As summer turns to fall, you might want to keep an eye on the water. With the changing weather comes a toothy guest in the form of a great white shark.
While some ocean species are in decline, great white populations appear to be on the rise. "There have certainly been more sightings," one expert told the Chronicle. Sharks are attracted to our region at this time of year due to the abundance of tasty seals and sea lions.
A couple of weeks ago at Pacifica's Linda Mar Beach several people reported seeing a huge great white attacking a sea lion. It was reported to be between 18-25 foot long, which is getting into "Jaws" territory.
That was just a sighting, but there was two other attacks in August, so it's normal that seafarers are feeling a little jittery.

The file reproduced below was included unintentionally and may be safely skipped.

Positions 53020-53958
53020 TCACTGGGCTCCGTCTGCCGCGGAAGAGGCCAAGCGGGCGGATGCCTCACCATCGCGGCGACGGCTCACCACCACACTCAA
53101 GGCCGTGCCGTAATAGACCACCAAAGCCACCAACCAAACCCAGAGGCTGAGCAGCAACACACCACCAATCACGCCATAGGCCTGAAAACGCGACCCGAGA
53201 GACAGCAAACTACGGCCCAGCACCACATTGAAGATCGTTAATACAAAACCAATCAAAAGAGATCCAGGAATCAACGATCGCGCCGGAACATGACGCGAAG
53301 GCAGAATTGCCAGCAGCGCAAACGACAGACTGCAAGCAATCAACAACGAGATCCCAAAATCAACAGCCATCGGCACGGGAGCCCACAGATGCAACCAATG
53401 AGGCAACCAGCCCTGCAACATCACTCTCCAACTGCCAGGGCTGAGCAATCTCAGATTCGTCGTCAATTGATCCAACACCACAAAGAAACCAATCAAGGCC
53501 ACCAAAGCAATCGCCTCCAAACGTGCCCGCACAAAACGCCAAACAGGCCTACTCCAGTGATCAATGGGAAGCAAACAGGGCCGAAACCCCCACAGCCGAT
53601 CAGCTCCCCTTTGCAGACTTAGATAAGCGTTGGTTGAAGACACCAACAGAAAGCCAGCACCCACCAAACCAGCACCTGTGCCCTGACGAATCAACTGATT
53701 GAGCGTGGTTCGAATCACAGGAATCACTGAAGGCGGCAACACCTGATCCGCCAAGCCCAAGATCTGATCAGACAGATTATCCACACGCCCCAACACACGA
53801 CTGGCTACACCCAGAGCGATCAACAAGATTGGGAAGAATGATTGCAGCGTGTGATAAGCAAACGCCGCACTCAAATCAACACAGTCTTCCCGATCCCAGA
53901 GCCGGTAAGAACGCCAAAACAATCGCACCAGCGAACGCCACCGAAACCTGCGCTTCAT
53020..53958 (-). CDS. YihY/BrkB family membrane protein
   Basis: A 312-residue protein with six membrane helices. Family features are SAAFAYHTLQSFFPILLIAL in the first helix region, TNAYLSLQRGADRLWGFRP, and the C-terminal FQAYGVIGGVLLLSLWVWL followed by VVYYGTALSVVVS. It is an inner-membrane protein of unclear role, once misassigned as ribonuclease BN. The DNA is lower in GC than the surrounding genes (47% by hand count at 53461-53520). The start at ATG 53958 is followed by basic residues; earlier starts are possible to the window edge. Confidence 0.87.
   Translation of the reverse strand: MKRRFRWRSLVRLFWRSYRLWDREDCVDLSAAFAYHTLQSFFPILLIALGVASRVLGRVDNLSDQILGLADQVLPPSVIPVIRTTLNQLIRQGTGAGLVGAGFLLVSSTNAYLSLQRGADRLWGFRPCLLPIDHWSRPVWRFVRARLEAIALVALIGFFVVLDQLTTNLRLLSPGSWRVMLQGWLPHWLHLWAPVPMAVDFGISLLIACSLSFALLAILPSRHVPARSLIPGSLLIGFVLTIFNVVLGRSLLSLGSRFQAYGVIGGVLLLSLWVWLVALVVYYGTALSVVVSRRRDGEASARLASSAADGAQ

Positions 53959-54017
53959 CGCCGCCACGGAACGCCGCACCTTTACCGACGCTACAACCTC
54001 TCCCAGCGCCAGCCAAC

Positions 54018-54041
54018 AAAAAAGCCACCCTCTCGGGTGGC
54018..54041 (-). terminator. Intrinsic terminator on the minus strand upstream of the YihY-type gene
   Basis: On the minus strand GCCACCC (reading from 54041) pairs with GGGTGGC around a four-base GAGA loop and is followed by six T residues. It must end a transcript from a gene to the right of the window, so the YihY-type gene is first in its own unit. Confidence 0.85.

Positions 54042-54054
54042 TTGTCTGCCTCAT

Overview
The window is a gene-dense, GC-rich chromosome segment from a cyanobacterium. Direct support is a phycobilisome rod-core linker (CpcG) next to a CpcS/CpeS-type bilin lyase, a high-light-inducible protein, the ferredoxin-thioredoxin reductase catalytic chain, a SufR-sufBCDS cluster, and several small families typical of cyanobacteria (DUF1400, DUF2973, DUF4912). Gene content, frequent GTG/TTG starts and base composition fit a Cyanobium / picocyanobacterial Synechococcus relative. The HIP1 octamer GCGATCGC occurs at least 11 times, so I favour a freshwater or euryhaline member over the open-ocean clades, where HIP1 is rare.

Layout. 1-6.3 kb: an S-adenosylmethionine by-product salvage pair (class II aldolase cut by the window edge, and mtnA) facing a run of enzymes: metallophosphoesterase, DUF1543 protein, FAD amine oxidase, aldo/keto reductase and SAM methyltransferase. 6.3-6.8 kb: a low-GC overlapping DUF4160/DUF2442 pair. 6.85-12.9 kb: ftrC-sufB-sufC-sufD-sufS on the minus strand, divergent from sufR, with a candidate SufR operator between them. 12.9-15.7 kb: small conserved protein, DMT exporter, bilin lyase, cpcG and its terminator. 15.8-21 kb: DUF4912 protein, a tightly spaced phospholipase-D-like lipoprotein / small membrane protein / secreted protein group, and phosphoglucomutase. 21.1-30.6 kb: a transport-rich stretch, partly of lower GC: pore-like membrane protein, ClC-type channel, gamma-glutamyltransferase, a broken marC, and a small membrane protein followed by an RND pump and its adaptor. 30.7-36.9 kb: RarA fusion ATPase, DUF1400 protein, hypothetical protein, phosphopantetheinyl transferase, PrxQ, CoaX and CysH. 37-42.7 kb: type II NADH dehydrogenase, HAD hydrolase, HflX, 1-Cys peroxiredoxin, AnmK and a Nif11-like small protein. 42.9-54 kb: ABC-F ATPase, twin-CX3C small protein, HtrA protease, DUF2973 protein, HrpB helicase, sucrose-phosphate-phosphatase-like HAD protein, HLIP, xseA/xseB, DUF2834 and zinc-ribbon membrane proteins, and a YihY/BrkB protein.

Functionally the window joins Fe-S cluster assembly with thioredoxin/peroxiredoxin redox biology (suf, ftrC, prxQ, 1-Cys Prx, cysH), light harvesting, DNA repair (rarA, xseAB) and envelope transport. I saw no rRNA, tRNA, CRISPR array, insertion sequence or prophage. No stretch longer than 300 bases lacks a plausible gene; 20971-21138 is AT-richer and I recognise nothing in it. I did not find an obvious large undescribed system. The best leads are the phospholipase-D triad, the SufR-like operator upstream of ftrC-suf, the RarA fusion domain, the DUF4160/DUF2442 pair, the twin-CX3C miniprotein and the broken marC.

Attacks have become more frequent in recent decades as sports like kayaking and surfing have grown in popularity. They've been sighted in the bay, though all of the attacks on humans have occurred outside the Golden Gate.
Should you find yourself face-to-snout with a great white, there's not much you can do to scare them off, other than hope that they don't like how the first bite tastes. Experts say sharks bite into wetsuits thinking it's a seal. When they find the taste of rubber, they usually move on to something tastier. The trouble is one bite is sometimes enough to kill a person.
The best defense is to avoid shark-infested areas, which typically span the distance from the Farallon Islands to Monterey Bay. Of course, thrill-seekers may want to look into a Farallon Shark Adventure, which allows well-heeled tourists to descend into a shark cage.
But not all sharks want to take a bite out of us. Scuba divers can spend time with the seven gills and leopard sharks at the Aquarium of the Bay. The vast majority of shark species prefer to leave humans alone -- now, if only humans would return the favor.